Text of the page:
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What is the NHS, and Who Uses It?




Understanding the NHS and How to Use Its Services

Before the NHS, Britain had various health systems. The National Health Insurance Plan (formed in 1911) helped low-wage workers cover medical bills. Some workers joined special organizations to help cover costs, while local municipal programs covered others. However, many people, especially women and the unemployed, had to pay for their care.

The NHS was created to ensure that “nobody needed to pay physicians’ or hospital fees when they were sick,” making medical treatment available to everybody, wealthy or poor.

Although when people choose NHS or private health insurance, they do have to use the NHS at least sometimes. So let’s look into what the NHS is.

What Is the NHS?

The NHS is short for the National Health Service. Those who live in the United Kingdom can get government-funded medical and health care without paying for it all.

These health care services are often called “free at the point of use (or delivery).” This means that anyone who lives in the UK can, for example, go to a doctor who will give them a diagnosis or treatment for an illness without ever having to pay for it. Instead, the government pays most health care services, which means that the government has set aside money to pay for this doctor’s visit. Most of the money comes from the taxes that people in the UK pay.

The healthcare groups in the United Kingdom are NHS England, NHS Wales (GIG Cymru), and NHS Scotland are the three groups in the country. Many people in the UK now have their own health care policies because these offer certain benefits over-relying on the NHS.


Free NHS Services

Most NHS services are always free, some even for international visitors. Here are a few examples:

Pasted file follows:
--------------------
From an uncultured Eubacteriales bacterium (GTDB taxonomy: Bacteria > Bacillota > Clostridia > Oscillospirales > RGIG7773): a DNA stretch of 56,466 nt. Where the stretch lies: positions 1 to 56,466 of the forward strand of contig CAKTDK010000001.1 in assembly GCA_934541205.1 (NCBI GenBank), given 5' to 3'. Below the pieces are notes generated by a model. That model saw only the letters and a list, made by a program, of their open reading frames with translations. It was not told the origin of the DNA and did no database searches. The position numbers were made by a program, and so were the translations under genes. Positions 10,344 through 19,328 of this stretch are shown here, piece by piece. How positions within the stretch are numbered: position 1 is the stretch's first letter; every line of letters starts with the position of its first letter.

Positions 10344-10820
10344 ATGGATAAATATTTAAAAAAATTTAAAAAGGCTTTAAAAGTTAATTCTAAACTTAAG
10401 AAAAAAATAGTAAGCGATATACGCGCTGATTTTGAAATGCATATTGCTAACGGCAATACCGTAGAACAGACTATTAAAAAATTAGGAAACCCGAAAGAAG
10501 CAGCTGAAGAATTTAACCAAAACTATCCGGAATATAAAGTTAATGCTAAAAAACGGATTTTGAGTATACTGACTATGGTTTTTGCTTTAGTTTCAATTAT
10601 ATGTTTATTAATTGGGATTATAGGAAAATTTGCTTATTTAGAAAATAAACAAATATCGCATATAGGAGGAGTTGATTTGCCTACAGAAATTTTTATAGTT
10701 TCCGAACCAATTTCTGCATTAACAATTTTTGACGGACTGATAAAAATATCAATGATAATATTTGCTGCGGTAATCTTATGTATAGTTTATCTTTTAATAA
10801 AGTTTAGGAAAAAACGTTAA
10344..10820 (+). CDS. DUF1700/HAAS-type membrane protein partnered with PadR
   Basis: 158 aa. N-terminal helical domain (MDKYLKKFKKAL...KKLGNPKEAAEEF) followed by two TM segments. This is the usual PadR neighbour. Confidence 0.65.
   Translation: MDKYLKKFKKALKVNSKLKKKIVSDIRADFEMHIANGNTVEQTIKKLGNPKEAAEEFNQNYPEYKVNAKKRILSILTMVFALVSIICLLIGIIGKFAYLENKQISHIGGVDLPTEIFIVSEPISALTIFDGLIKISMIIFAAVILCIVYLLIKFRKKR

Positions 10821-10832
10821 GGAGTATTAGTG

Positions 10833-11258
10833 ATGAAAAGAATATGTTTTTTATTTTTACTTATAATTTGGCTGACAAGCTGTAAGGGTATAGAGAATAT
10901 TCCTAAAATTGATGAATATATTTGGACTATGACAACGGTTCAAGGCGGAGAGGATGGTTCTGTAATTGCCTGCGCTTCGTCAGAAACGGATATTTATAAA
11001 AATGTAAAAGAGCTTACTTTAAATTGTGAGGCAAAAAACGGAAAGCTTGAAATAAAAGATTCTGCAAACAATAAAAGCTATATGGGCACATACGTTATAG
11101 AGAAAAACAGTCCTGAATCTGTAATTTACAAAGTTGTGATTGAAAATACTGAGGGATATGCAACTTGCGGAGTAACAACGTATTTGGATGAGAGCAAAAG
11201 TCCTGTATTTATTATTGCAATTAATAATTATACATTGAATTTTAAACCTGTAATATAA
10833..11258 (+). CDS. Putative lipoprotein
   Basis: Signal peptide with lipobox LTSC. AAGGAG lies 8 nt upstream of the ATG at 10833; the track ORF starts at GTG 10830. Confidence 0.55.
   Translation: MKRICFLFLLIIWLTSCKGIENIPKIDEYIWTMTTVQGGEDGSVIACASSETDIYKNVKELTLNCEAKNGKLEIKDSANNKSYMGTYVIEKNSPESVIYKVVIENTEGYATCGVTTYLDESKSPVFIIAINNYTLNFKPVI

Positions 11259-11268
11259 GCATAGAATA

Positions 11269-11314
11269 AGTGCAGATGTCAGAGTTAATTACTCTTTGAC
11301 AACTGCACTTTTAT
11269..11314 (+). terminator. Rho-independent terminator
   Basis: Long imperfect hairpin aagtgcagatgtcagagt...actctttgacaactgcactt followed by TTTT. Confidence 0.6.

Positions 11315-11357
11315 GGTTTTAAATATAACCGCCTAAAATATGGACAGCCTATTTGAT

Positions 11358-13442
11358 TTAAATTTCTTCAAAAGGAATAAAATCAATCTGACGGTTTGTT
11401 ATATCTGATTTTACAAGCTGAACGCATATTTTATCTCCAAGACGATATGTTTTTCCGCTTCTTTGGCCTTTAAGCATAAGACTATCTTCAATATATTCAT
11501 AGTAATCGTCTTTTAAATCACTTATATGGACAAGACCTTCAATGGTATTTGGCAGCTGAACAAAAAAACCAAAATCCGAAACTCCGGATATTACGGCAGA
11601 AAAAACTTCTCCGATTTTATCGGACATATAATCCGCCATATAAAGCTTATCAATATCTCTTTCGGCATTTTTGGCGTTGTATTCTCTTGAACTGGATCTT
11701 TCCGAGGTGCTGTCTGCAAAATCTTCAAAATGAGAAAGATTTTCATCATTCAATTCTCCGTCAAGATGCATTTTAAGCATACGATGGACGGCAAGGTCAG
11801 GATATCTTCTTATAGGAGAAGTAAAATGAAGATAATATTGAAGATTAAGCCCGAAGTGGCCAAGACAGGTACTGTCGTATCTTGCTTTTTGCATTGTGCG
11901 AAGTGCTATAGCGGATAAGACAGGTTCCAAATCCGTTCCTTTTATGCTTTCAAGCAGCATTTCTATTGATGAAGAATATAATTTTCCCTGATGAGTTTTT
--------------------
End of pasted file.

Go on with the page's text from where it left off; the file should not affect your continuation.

• Services provided by general practitioners.
  • A hospital’s A&E department provides accident and emergency services.
  • Family planning services.
  • Certain infectious disorders are treated.
  • You can obtain treatment for a sexually transmitted disease at an STD clinic.
  • Treatment for an illness caused by torture, female genital mutilation (FGM), sexual assault, or domestic violence.
  • Psychiatric services are provided.


Who Qualifies for These Services?

Excluding some necessities such as pharmaceuticals and dental care, the following primary groups of persons are eligible for free care on the NHS:

  • Individuals who reside in the United Kingdom.
  • United Kingdom citizens residing in the United Kingdom
  • Citizens of the Commonwealth who have a permanent resident status in the United Kingdom
  • Irish citizens residing in the United Kingdom (When Irish citizens come to the UK, they are deemed settled.)

Visitors from other countries who don’t have to pay:

  • All the people who had paid the Immigration Health Surcharge (or who did not have to pay it because they applied for their visa before the surcharge was introduced)
  • Children under the age of three months who were born in the United Kingdom to non-UK nationals who have paid the Immigration Health Surcharge who can stay in the country with them (or did not have to pay it)
  • Nationals who come to the UK from countries where the UK has reciprocal healthcare agreements.
  • All of the asylum seekers and refugees in this country need help.
  • Children who have been cared for.

How Does One Register?

If you want to register with an NHS GP’s surgery, you first need to see a doctor and fill out a Family Doctor Services Registration Form.

Before you go to the doctor, you can download the form, so you don’t have to wait in line. It’s also available at the doctor’s office. Some practices use their version of the form, which may be slightly different. The NHS will then send you a letter to confirm that you are a patient at that practice and that your medical records have been sent over (if appropriate).

If you want to register for the NHS online, go to and sign up. Then, use the service finder to find a doctor near you based on your address. You will need to look for GPs based on your postcode. If you choose an office outside of your area, you may not be able to get in.

It’s clear from the NHS that even if you don’t have proof of where you live or personal identification, you won’t be turned away from getting registered or seeing a doctor.


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